Whether it is “worth” investing in a lawyer is a very personal decision. If you are concerned with your liberty, livelihood, and reputation, it is probably worth looking into hiring a lawyer and requesting a free consultation. A criminal conviction may not concern some people; however, that is not the case with most people charged with a misdemeanor or felony offense. Although the fine may not be high for trespassing, up to $50.00, an accused person must consider other consequences. In addition to the fine, the court may order probation supervision fees, costs, and restitution. A criminal conviction can complicate obtaining employment or advancing in a career. Some judges impose jail time for trespassing, even when it seems like an overreaction to the situation. For some, it may not be worth the investment to hire defense attorneys for trespassing to protect them in court; however, there is no reason for failing to at least talk with an attorney and get additional information that may turn out to be helpful. There are great lawyers, like those with LEWIS & DICKSTEIN, P.L.L.C., who charge fair, affordable legal fees and provide a top-level defense.
You should never admit to trespassing or voluntarily pay the fine without fighting to get the charges reduced or dismissed. Prosecutors, police, and judges often try to manipulate defendants charged with trespassing into believing the charge is not serious and that they should simply plead guilty or pay the ticket. Do not be tricked or railroaded into an unnecessary conviction. When a savvy defense lawyer challenges trespassing tickets in court, prosecutors will consider dismissing the misdemeanor charge or reducing it to a civil infraction. Every criminal allegation should be challenged in court!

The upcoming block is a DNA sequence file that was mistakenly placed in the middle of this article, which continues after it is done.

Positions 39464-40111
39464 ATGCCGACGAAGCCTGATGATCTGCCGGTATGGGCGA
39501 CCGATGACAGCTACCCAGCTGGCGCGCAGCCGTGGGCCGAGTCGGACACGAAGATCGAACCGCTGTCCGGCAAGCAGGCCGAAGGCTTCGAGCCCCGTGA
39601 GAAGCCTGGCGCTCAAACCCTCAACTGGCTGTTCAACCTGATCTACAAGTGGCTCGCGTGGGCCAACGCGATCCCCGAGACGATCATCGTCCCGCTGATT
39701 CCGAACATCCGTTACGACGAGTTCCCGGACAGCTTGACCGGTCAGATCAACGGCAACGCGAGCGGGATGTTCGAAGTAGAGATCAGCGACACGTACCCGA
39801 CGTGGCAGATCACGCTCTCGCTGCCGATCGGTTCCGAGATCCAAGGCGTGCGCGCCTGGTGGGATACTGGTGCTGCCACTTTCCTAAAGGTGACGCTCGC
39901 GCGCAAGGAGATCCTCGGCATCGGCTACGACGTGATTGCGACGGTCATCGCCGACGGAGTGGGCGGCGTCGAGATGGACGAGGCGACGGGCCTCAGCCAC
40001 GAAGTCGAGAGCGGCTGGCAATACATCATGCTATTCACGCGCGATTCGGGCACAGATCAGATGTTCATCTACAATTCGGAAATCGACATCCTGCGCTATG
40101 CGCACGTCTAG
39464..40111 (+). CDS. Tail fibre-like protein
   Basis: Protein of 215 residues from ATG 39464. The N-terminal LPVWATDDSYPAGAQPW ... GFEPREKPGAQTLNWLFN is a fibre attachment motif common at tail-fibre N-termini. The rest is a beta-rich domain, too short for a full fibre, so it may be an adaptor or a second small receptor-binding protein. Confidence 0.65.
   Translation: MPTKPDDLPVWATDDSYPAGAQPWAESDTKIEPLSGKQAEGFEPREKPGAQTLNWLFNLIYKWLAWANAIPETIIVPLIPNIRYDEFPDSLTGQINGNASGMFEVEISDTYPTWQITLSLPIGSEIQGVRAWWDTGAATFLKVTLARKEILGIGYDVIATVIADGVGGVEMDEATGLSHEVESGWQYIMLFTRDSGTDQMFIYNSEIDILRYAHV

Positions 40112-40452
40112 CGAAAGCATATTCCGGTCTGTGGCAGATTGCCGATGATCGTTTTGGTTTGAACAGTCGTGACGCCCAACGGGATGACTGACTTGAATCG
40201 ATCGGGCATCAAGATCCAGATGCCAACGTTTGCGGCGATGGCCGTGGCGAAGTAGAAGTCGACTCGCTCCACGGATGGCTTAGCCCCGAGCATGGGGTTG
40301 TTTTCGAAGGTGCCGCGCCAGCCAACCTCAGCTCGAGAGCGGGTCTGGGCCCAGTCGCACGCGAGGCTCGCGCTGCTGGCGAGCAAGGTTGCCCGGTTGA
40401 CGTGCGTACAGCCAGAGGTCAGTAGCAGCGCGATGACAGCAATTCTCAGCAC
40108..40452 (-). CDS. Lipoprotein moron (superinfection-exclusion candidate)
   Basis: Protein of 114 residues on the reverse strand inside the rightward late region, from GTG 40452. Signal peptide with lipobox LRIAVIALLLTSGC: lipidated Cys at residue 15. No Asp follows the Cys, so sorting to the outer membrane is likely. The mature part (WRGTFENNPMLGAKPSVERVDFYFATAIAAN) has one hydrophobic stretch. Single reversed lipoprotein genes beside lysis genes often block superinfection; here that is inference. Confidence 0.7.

“Is receiving a ticket for trespassing less serious than being arrested?”
A police officer can decide whether to charge someone with trespassing by issuing a ticket or summons, or they can make an arrest. Typically, if the officer is not a personal witness to the offense, they will give the suspect a misdemeanor ticket. If the officer is a witness, it is more likely that there will be an arrest. Regardless of whether there is a misdemeanor ticket for trespassing or an arrest, the charge and possible penalties are the same. If someone is arrested, they may have to post a bond to get released. If a ticket is issued, the person must turn themselves into a police station or a court to be arraigned. A person accused of trespassing or any crime should never turn themselves in without an experienced defense attorney.
Defense Lawyers for Trespassing Charges in Michigan
The Defense Team with LEWIS & DICKSTEIN, P.L.L.C. has extensive experience defending clients with trespassing charges in Ingham, Oakland, Macomb, Washtenaw, Wayne, and Livingston Counties, as well as throughout Southeastern Michigan. Our attorneys have an unparalleled track record of success in keeping clients out of jail and advocating for the dismissal of all charges. We will provide an aggressive, effective, and tenacious defense for your trespassing charge. Do not be sold out by a bargain lawyer. When you want to protect your reputation and record, you need someone who will provide the best possible defense at an affordable and fair rate.
Call us today at (248) 263-6800 for a free consultation or complete an online Request for Assistance Form. We will contact you promptly and find a way to help you.